Skip to main content

FAQs: What is a DOI number for an article? How do I find it? How do I use it?


What is a DOI number for an article? How do I find it? How do I use it?

What is an article DOI, and why do I need it? 

Because online articles may change their Web address (URL) from time to time, many scholars and style guides recommend that, when possible, you use a Digital Object Identifier (DOI) to identify an article, rather than the URL.

DOIs are an attempt to provide stable, long-lasting links for online articles. A DOI is unique to a specific document, and consists of a long code made up of numbers and letters.

Here is an example of a DOI: 10.1093/jaarel/XXIII.2.149


How do I find a DOI number for an article?

  • Many—but not all—publishers will assign DOI numbers to their articles. Some articles, therefore, won’t have a DOI number at all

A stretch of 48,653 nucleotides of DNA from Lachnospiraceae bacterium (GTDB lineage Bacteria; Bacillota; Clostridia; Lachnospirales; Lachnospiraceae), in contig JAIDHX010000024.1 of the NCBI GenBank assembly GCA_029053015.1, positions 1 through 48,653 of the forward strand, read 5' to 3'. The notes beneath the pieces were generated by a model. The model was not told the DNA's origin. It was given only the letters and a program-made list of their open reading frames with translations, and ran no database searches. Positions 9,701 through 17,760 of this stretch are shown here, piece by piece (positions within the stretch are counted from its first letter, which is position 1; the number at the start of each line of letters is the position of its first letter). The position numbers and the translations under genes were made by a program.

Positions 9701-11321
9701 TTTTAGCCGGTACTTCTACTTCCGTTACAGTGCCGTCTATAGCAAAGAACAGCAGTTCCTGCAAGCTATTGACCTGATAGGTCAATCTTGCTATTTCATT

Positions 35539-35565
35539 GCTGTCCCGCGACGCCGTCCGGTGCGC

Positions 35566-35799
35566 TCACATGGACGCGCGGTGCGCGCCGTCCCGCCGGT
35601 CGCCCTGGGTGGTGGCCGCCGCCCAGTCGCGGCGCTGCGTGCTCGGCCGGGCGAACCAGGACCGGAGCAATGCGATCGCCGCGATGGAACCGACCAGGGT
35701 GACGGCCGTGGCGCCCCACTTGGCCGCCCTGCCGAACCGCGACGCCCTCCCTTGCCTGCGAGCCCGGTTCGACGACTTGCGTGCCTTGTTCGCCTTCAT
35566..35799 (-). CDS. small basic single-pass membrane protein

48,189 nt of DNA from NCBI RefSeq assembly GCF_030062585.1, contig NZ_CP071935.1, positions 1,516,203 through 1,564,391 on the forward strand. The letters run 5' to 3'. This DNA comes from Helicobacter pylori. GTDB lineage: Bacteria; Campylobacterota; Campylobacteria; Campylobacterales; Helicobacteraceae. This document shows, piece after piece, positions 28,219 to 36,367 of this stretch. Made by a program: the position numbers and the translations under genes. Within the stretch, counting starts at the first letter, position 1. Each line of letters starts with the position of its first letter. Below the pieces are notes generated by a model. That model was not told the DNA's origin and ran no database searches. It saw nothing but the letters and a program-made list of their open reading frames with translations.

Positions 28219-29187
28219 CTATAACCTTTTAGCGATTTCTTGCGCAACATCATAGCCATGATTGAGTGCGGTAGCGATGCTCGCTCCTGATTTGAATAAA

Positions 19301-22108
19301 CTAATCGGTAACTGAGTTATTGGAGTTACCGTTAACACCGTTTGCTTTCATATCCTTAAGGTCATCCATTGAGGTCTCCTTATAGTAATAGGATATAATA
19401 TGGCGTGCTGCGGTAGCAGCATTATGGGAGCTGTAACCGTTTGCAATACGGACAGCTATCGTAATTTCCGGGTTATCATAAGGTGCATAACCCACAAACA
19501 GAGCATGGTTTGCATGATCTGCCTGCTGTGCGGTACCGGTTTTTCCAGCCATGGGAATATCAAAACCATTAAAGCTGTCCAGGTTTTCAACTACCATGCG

• Older articles in particular may not have a DOI number

  • Many publishers print the DOI number on the first page of an article, but not all

  • Some article databases provide a DOI number, but not all

  • If you can’t find the DOI for an article, you can look it up using this free service:

When I have the DOI, how do I find the article online?

  • The following free service will create a URL from your DOI Number:

  • This will allow you to find the article’s location online.

  • Keep in mind, however, that many articles may only be viewed and downloaded by WKU students and faculty using WKU Libraries access points. See our instructions for finding articles for more information. 

We're Here for You...